Banh mi thit nuong

But what Hoi An is mainly known for is banh mi. Vietnam’s iconic sandwich is rarely served in restaurants, but sold from bakery counters and street carts. The term (pronounced bun-mee) refers to the baguette itself; the sandwich is formally a banh mi thit pâté (thit = meat, pâté = pâté) or sometimes a banh mi thit nuong (thit nuong = grilled meat). In the classic version, the pâté—a rich, velvety, offal-y spread—is paired with smoky barbecued pork and/or some mortadella-like cold cuts. Atop that goes a slathering of mayonnaise, strips of pickled carrot and daikon, cucumber, chiles, a few sprigs of cilantro, and behold: the best sandwich ever.

That’s what I used to think, anyway. But no prior encounter could have prepared me for the marvel of Phuong Banh Mi, a sandwich stand on Hoang Dieu Street run by a young woman of the same name. I’d heard about Phuong from friends in Hanoi and Saigon. The concierge at the Nam Hai resort practically growled with hunger when I mentioned the place. Phuong’s banh mi is unique in that (a) she adds sliced tomato and hand-ground chili sauce, along with the standard trimmings; and (b) unlike in the South, where the baguettes are inflated to balloon-like proportions, Phuong’s are modestly sized, the bread-to-filling ratio spot-on. Come in the early morning or late afternoon (after the second baking) and the bread is still warm. Phuong wraps her creations in newspaper if you want them to go, but I devoured mine right there on the curb in about 47 seconds. It was unbefreakinglievable.

Ho Chi Minh City (Saigon)

Ahh, the South. Everything is hotter: the air, the chiles, the woks, the fashion. Beer is served with a big chunk of ice; it melts before you’re finished. Compared with the food up North, the dishes are generally lighter—the heat, again—and sweeter. (Southerners have a predilection for coconut milk, sugarcane, and saccharine desserts.) And while Northerners might call Southern cuisine unsophisticated, its origins are varied and complex. Unlike Hanoi, a more insular city whose identity is decidedly Vietnamese, Saigon has always had one foot in the outside world—just as the world has always had at least one foot in Saigon. Foreign influences are readily absorbed here, from the Indian and Malay flavors that inspired Southern-style ca ry (curry) to the Singaporean noodle shops now favored by Saigon teenagers.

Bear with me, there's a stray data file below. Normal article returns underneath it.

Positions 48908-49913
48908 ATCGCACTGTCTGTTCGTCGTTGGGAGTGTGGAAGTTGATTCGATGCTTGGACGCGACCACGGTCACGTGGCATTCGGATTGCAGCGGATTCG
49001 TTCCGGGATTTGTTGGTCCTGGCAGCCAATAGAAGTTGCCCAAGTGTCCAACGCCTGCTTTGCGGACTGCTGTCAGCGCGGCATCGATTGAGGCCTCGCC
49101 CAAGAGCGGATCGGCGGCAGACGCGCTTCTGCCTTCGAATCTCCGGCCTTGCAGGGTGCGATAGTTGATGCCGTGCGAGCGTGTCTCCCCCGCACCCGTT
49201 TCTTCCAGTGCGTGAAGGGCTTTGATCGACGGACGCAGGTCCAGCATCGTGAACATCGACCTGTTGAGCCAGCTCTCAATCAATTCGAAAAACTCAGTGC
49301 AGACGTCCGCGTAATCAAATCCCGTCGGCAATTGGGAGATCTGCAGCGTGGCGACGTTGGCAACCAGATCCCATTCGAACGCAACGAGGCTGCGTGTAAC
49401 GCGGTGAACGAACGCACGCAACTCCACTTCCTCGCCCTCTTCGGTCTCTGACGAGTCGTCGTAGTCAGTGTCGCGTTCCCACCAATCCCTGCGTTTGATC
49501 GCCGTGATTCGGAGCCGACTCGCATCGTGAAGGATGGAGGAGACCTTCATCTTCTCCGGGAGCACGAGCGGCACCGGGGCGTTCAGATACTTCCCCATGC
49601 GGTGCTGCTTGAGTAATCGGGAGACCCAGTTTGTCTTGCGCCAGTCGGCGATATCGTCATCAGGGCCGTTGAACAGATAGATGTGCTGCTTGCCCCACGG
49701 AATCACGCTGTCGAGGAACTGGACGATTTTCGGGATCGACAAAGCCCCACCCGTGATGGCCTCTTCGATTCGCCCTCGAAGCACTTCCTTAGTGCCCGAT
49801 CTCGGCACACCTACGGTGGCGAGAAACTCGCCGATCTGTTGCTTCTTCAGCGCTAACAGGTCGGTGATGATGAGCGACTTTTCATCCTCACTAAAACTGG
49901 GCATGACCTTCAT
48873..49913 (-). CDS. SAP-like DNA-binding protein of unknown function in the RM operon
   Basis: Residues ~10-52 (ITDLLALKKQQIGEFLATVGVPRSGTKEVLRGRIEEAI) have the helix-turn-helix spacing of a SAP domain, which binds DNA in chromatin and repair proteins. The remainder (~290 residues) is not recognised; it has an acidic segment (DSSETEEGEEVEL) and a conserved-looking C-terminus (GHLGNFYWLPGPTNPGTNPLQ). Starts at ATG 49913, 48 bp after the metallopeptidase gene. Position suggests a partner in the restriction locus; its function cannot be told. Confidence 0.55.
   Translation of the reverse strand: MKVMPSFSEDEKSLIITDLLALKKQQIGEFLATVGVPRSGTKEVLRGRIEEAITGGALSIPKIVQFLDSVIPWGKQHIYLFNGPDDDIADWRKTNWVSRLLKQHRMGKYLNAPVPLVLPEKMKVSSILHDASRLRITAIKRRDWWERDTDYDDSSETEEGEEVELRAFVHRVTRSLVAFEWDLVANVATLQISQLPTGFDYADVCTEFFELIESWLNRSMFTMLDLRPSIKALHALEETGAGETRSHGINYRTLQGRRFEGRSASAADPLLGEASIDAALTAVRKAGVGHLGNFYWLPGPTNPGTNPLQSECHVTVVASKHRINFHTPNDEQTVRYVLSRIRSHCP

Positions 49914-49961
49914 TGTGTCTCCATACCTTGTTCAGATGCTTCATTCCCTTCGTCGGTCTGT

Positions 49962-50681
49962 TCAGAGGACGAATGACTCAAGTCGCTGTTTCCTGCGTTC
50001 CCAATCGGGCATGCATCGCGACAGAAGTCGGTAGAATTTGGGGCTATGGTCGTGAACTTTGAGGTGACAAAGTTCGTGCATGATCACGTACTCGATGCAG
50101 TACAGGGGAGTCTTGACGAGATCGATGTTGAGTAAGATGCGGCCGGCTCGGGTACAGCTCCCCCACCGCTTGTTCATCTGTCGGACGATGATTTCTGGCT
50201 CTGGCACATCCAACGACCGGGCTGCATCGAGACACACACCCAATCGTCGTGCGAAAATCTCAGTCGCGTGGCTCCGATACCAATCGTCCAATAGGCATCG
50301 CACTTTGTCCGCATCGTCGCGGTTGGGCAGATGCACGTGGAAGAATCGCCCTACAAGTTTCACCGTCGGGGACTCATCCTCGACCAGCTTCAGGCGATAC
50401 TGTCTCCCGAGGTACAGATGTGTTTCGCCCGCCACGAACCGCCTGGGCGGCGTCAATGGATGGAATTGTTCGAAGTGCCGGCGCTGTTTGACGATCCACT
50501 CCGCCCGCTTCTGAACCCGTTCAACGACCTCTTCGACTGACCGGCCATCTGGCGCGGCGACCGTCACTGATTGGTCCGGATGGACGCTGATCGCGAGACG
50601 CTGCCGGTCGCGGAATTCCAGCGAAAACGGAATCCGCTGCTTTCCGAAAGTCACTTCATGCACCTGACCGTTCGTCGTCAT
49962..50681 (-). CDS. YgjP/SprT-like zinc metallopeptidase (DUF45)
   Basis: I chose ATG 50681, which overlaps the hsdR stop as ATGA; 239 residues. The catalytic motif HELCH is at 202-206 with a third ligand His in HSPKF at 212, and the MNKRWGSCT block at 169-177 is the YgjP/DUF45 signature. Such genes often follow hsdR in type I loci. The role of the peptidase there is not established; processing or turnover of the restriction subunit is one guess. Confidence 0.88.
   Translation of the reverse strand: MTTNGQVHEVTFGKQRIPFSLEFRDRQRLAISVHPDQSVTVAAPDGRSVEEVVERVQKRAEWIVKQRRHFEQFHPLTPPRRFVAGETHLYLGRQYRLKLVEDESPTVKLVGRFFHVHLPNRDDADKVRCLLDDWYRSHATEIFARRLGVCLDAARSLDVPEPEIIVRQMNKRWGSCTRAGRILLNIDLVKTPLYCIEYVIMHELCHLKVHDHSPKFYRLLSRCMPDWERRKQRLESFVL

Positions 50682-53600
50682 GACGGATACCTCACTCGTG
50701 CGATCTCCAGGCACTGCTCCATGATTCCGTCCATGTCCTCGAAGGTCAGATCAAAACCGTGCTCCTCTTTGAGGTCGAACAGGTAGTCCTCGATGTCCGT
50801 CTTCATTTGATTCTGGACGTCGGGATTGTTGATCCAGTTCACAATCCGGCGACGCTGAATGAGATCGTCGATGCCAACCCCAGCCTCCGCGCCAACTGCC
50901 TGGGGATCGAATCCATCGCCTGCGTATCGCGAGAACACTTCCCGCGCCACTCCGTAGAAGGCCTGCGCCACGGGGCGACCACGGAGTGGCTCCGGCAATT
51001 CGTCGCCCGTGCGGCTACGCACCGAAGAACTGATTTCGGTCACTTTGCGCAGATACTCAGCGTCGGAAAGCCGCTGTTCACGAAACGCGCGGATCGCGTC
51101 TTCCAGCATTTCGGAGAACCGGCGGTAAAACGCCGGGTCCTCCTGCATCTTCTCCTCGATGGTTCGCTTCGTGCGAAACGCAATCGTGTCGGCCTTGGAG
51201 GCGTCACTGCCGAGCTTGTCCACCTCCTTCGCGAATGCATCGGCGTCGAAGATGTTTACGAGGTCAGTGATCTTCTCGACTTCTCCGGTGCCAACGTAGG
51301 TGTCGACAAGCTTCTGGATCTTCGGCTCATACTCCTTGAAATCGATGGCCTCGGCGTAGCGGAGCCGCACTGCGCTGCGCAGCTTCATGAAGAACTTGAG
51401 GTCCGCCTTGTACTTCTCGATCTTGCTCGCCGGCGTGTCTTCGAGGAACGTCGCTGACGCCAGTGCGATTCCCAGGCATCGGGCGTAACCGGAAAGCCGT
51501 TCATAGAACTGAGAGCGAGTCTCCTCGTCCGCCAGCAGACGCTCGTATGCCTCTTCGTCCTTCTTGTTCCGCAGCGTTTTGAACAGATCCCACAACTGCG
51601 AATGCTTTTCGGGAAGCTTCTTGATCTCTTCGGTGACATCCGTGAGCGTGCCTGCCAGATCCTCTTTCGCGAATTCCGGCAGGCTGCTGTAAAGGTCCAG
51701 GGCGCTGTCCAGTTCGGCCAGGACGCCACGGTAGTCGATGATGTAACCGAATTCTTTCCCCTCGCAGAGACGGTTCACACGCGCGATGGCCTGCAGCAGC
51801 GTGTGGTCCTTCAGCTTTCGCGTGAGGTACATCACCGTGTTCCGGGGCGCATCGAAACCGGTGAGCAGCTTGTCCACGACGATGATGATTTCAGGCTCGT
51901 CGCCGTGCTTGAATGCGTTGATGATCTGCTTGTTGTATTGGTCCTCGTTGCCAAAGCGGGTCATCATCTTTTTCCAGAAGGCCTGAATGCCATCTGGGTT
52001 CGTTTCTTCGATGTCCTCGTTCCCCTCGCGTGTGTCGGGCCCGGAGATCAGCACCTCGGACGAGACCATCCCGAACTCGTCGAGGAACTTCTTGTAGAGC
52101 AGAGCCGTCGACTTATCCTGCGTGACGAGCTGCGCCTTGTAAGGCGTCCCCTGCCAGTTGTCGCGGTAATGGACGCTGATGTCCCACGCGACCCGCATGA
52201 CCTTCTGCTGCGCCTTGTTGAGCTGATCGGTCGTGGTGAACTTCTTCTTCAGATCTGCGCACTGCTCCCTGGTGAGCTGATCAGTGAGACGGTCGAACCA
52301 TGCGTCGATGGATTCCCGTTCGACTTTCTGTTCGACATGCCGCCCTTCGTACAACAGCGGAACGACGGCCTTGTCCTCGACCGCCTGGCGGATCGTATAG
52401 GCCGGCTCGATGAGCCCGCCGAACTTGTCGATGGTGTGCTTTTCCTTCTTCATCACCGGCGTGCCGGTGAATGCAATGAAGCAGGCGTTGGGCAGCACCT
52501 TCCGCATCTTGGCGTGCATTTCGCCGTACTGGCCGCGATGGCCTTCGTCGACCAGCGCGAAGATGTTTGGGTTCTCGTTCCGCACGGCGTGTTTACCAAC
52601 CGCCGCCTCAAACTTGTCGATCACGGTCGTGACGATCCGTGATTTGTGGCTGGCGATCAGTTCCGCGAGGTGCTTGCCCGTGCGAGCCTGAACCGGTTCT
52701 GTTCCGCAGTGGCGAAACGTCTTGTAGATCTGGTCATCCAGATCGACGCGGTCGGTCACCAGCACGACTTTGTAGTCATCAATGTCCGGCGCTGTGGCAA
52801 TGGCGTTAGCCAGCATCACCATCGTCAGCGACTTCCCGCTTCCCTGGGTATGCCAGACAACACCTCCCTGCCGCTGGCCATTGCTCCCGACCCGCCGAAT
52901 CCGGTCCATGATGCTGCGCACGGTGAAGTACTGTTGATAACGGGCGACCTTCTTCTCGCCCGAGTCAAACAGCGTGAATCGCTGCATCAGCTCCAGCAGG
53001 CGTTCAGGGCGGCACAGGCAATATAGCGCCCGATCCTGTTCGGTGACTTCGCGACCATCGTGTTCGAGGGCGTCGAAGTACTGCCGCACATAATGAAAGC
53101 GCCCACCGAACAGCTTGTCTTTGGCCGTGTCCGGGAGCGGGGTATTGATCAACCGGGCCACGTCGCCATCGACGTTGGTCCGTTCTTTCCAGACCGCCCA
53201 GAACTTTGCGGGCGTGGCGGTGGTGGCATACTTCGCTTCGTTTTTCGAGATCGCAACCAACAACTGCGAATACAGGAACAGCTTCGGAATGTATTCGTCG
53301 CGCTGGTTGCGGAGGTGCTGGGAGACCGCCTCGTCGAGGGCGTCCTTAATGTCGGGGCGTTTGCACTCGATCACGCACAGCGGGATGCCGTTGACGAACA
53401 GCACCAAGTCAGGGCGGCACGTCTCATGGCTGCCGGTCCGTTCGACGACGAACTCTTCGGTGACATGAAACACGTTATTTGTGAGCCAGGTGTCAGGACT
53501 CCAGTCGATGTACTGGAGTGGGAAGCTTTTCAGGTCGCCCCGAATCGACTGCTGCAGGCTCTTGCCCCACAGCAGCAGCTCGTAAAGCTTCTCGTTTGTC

Mien xao cua be 

This is an upwardly mobile city, consumed with money and ways to show it off, and its dining scene is accordingly flashier, more cosmopolitan. Alas, things change quickly in these boom times; every year or two I return to Saigon to find that more old favorites have disappeared. Thankfully, some touchstones remain—including my beloved crab joint, Quan Thuy 94. With an industrial fan roaring in the corner and a Jason Statham movie cranking on the TV, it’s short on visible charm. But the staff is adorable, and the kitchen knows the hell out of crab. The soft-shells, coated in lip-puckering tamarind sauce, burst in the mouth to unleash a creamy, tangy sweetness. 

Cha gio cua (crab spring rolls) 

Cha gio cua (crab spring rolls) are fried to an unerringly calibrated crunch. The unmissable order is mien xao cua be: glass noodles sautéed with crabmeat, mushrooms, chiles, and vermilion-colored crab roe. (A word about the name: Quan Thuy 94 used to be at 94 Dinh Tien Hoang. When it moved down the street to No. 84, it kept “94” in its name. Confusing things further, a whole new crab joint has taken the old No. 94 storefront—but it’s No. 84 you want. Got that? Onward.)

While the city evolves relentlessly around them, Saigon’s traditional street-food stalls provide a rare sense of continuity. High-rise hotels and IMAX theaters might shoot up next door, but the iconic sidewalk cook keeps plying her trade, unfazed. Case in point: Nguyen Thi Thanh, known as The Lunch Lady. For 13 years, Monday through Saturday, she has set up shop on a patch of pavement on Hoang Sa Street near the zoo—working from 11 a.m. until she runs out of food, which happens quickly. Office workers, schoolkids, and lazy housewives queue up for whatever Lunch Lady is serving that day: usually noodles of some sort, invariably delicious. Wednesdays she often cooks up a knockout hu tieu, a Southern noodle soup laden with roasted sliced pork, prawns, peanuts, and soft-cooked quail eggs; the smoky broth is flavored with shallots and dried squid. It’s a family affair: from an adjacent stand, Lunch Lady’s cousin sells goi cuon, fresh summer rolls filled with sweet shrimp. Nearby, another relative blends ripe, fragrant tropical fruit into icy sinh to(smoothies).

Fruit, in fact, might be the single best thing about eating here. Saigon’s proximity to the Mekong Delta—which supplies fully half of Vietnam’s produce—means the city overflows with papaya, mango, coconut, jackfruit, soursop, and other exotic treats. Wildly colorful fruit stands are on every other corner, their artfulness rivaling the displays at Takashimaya. Even at Ben Thanh Market, where rapacious vendors sell watered-down food, the sinh to stands are uniformly fantastic. I’ve had few more refreshing drinks than the smoothie I tried at Ben Thanh one sultry 97-degree afternoon, made with sapodilla fruit and avocado.